In 2019, the Customer Data Platform Institute launched its RealCDP initiative, intended to help marketers understand which vendors in a landscape of over 100 so-called CDPs are actually CDPs, capable of fully satisfying the broad range of critical CDP use cases.
In order to be a “RealCDP,” the Institute states that a vendor must:
- Ingest data from any source
- Capture full detail of ingested data
- Store ingested data indefinitely (subject to privacy constraints)
- Create unified profiles of identified individuals
- Share data with any system that needs it
While this list of features is still generously inclusive of many CDP vendors, I’d like to take a moment to drill a little deeper into requirement #3: “store ingested data.” While this may seem like an obvious feature for a CDP, understanding the exact way a CDP vendor stores data reveals a lot about how well a vendor can meet specific CDP use cases. Analytical use cases, identity stitching use cases and use cases that require a lot of processing power are a few that come to mind…
Data Resides in a Centralized Location
Enterprise CDPs provide their own data warehouse, which is a central repository of data for the CDP after identity resolution, predictive intelligence and unique configurations for a specific business take place on that data.
CDPs that shuffle data around (e.g., tag management systems) based on data access patterns present fundamental problems and huge limitations for businesses that are serious about understanding their customers and activating customer data for orchestrated engagement. With no persistence of cross-silo data, there can be no master customer record -- and without that, many “customer-first” initiatives fall flat on their face.
Enabling Powerful Identity Resolution
Without a centralized data store, identity resolution is stifled. If identifiers are pulled across each application, but not reconciled into a persistent stored record, there can be no elements of probabilistic matching or other intelligence that stitches first and third-party data into complete, single profiles. At best, identity resolution would be relegated to simple device stitching -- not enterprise-grade true identity resolution.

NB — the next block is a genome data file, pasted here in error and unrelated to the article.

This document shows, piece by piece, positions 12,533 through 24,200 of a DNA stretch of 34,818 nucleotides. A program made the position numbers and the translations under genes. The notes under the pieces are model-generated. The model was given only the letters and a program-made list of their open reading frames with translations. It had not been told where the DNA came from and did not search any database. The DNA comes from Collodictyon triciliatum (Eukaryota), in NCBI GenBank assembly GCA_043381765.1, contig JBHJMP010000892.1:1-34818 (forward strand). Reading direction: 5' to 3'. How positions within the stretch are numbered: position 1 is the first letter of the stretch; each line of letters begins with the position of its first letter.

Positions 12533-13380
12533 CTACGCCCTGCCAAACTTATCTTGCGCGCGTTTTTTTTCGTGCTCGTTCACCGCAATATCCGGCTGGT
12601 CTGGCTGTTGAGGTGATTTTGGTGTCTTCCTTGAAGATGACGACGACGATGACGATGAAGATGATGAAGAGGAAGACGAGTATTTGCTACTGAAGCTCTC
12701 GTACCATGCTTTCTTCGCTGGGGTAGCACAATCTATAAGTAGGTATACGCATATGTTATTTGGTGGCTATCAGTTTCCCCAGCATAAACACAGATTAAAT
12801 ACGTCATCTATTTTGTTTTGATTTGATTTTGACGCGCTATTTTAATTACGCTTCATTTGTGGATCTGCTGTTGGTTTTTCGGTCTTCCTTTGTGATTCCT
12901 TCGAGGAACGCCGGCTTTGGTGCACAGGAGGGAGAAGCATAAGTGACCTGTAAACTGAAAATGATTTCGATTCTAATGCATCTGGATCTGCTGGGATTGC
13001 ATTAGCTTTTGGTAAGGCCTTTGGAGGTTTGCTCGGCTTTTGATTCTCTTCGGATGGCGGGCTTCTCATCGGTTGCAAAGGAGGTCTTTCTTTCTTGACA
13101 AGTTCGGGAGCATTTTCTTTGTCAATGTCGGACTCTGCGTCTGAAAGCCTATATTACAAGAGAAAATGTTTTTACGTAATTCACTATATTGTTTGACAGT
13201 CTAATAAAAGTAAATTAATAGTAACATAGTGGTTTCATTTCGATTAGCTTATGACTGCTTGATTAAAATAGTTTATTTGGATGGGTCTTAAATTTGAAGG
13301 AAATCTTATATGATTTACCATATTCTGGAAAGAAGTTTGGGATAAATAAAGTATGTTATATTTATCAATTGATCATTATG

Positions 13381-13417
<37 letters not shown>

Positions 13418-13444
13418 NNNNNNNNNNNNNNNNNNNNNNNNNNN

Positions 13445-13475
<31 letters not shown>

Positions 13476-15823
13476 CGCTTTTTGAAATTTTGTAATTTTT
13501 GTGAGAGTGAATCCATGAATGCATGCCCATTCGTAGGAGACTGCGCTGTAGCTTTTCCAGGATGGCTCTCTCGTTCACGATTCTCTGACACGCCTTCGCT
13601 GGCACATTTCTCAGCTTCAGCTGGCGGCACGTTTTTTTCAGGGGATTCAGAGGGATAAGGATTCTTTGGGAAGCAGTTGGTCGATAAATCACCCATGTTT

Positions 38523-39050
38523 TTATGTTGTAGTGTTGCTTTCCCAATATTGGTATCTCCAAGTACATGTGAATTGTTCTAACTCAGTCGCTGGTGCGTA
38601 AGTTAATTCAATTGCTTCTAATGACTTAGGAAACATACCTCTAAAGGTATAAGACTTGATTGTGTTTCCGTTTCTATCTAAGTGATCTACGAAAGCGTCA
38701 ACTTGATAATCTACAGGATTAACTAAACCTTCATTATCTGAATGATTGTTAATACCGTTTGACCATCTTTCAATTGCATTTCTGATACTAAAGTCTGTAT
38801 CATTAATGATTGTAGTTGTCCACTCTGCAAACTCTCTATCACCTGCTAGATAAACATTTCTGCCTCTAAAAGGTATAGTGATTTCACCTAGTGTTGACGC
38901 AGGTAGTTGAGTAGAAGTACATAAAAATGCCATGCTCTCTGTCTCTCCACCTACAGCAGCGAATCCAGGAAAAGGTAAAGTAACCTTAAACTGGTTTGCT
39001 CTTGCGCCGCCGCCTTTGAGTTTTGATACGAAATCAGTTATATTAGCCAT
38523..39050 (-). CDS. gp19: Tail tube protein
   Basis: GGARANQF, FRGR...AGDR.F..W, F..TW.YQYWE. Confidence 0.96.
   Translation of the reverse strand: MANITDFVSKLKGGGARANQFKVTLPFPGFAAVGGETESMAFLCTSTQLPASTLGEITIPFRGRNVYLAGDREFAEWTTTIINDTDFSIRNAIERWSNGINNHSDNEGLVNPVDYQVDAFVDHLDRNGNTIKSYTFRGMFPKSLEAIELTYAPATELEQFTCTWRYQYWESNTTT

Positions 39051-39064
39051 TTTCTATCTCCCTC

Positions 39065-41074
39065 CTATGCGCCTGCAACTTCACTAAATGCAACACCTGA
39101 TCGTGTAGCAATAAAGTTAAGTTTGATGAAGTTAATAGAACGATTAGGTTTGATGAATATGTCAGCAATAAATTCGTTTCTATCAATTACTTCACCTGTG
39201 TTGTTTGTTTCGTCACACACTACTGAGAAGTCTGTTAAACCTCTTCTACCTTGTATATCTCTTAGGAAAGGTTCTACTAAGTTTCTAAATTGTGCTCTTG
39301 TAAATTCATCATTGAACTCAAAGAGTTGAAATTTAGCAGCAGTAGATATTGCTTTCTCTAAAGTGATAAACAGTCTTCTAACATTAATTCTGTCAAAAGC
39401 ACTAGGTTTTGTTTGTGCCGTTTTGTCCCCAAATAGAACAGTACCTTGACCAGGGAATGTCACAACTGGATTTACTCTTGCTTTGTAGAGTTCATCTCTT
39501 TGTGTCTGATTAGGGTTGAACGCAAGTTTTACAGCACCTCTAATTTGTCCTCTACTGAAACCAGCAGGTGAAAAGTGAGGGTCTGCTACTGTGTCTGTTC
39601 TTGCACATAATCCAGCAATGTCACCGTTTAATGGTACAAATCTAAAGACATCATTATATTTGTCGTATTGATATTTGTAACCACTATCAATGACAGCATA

By contrast, Acquia Customer Data Platform and other mature CDPs were designed under the premise that no customer insight or activation can take place until the marketer has a true understanding of their clean, deduped, stitched customer records (including identities and events) into a “golden profile,” which serves as the basis of all customer marketing and engagement. Furthermore, identity resolution works best when it’s configured to meet the exact needs of the organization -- and such configurability is only possible with an enterprise CDP.
There is also the issue of efficiency (or lack thereof). A non-centralized data model requires scoring each customer’s record, their browsing history, their purchasing history, and their campaign engagement — all of which reside in separate non-centralized databases — using deterministic and probabilistic matching algorithms against that population every single time the scoring query is submitted. Inefficient, right? Wouldn’t you want to do the record matching one time instead of every single time?
Processing Large Volumes of Data
One of the reasons companies choose a CDP is because they need to unify, apply intelligence to, and activate MASSIVE amounts of customer data. If the CDP is architected to rely on the processing power of all the edge systems that store the customer data, the CDP can therefore only run as fast as the slowest edge system. Also, without a centralized data store of cleansed, deduped records, the number of records for most enterprise brands will overwhelm whatever processing power the system has.
Also, because the data resides in the edge systems, marketers and other teams across the organization that want to access the data would have to learn the multiple languages of the different edge systems (e.g. Java, SQL, etc.). This limits who within an organization gets to access and use customer data.
And finally, if a CDP is simply a UI on top of the different edge systems, analysts and data scientists will be forced to use pre-configured queries and won’t be able to adjust their queries as needed.
None of these issues exist with a true enterprise CDP like Acquia CDP..
Gaining Important Customer Insights
Customer data is only useful if you can understand it. Without a centralized data store of cleansed, deduped, stitched data, it is impossible to gain any insights about your customers, much less use insights to personalize customer engagement. This is true for understanding the size and segments of your customers, but it’s also true if you want to apply predictive intelligence to your customer database, such as identifying customers who are likely to buy, likely to churn, likely to become high value, etc.
Only a CDP, with big data technology that stores information in a centralized data model, can give you a true picture of your customers and provide useful insights that all customer-facing marketing teams can use.
Customer Data for the Whole Organization
At Acquia, several clients are using our CDP to power customer experience use cases driven by non-marketing teams; for example, retail store associates using a clienteling app leverage Acquia CDP and call center agents fielding inbound calls and filing helpdesk tickets. This is accomplished through Acquia CDP's UI, which provides an interface these teams can log into and use, or through our API, which feeds customer data to various other systems.
A CDP is not just a system for the marketer. A clean, enriched database of customers is useful for every team that touches the customer. Learn more about how a powerful CDP like Acquia Customer Data Platform can help brands glean actionable insights from their customer data,